OSLO (Reuters) - Fortum’s chief executive officer has met with Russian President Vladimir Putin to discuss a key ownership restriction that is preventing the Finnish firm from taking control of German utility Uniper, it said on Tuesday.
Government-controlled Fortum has a 49.99% stake in Uniper, but is prevented from raising its holding as Russian authorities have said a license owned by Uniper’s Unipro must not be majority-owned by a foreign state-owned entity.
Changing the regulation could pave the way for Fortum to take full control of Uniper and break a long-standing deadlock that has also frustrated activist funds Elliott and Knight Vinke, which together hold nearly 23% of the German firm.
The discussion occurred at an event for foreign investors hosted by Putin at the St. Petersburg Economic Forum last week, a Fortum spokeswoman said in an emailed statement to Reuters.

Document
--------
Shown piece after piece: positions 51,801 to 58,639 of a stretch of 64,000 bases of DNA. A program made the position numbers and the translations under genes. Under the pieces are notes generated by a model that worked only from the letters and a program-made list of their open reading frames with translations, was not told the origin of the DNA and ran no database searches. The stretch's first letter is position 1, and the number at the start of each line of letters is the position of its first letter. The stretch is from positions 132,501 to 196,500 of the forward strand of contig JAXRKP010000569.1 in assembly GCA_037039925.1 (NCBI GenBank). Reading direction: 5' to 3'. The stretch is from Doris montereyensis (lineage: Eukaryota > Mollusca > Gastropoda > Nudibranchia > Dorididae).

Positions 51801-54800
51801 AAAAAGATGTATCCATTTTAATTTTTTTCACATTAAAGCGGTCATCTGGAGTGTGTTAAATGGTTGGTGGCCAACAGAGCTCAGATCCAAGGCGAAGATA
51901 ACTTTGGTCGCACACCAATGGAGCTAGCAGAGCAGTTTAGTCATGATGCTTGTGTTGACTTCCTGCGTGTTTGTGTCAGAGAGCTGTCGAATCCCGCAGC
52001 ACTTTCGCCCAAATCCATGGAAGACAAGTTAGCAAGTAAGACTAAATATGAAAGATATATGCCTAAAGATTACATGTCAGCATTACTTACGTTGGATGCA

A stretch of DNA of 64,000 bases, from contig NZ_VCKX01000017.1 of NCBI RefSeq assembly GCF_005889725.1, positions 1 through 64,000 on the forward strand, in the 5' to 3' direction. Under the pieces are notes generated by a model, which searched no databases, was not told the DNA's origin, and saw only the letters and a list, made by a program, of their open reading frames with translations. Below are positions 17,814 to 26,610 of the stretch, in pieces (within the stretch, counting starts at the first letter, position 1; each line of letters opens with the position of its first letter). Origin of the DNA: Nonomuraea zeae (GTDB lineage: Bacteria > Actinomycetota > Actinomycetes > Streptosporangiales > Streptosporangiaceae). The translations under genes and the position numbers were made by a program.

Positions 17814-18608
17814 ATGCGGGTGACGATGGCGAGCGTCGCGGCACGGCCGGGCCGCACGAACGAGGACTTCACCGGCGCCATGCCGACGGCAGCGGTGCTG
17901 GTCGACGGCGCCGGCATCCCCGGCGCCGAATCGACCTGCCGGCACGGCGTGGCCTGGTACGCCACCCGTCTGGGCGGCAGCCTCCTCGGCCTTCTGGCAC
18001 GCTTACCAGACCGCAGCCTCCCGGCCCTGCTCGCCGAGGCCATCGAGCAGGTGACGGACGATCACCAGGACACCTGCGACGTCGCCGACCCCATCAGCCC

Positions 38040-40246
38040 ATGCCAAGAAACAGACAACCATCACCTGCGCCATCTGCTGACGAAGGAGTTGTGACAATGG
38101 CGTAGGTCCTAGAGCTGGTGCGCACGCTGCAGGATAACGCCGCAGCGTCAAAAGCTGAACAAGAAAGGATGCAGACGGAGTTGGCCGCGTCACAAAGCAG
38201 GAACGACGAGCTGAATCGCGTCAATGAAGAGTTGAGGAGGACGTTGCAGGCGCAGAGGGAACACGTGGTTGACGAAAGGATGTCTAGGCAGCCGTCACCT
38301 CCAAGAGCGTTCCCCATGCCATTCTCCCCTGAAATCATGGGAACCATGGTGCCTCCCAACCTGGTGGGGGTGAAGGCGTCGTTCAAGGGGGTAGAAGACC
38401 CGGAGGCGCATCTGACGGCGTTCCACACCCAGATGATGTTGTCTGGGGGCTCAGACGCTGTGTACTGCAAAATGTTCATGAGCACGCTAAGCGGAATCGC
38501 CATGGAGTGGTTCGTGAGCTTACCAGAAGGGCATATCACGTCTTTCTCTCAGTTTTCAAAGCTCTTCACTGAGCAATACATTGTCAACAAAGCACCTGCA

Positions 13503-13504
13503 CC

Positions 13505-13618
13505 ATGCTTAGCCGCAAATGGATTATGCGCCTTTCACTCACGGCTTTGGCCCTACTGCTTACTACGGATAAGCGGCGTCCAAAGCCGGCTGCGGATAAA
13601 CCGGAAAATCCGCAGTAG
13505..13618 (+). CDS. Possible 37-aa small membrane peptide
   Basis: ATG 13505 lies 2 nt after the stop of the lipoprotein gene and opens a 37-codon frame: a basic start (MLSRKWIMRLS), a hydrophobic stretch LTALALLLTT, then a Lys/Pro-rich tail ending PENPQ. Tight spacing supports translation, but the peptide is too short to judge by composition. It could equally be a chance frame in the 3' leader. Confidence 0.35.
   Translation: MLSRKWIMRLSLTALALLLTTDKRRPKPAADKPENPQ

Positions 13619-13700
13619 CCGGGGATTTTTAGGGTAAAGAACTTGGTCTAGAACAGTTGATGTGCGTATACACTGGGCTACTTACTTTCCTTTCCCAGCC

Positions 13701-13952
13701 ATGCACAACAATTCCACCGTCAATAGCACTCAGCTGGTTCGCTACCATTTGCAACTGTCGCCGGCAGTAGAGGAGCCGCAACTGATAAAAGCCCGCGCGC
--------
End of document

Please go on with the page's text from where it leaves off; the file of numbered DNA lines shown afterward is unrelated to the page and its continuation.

“At the event (Fortum CEO Pekka Lundmark) did raise the point that we have a restriction limiting any possible future investments into Uniper based on a negligible water treatment activity that Uniper conducts at one of their power plants in Russia,” she added.
Fortum declined to elaborate on the discussions.
Interfax news agency reported that Russia’s Economic Development Minister Maxim Oreshkin told reporters he was instructed by Putin to discuss with Fortum possible changes to the restrictions that block the firm’s investments.
Additional reporting by Christoph Steitz in Frankfurt; Editing by Terje Solsvik and Mark Potter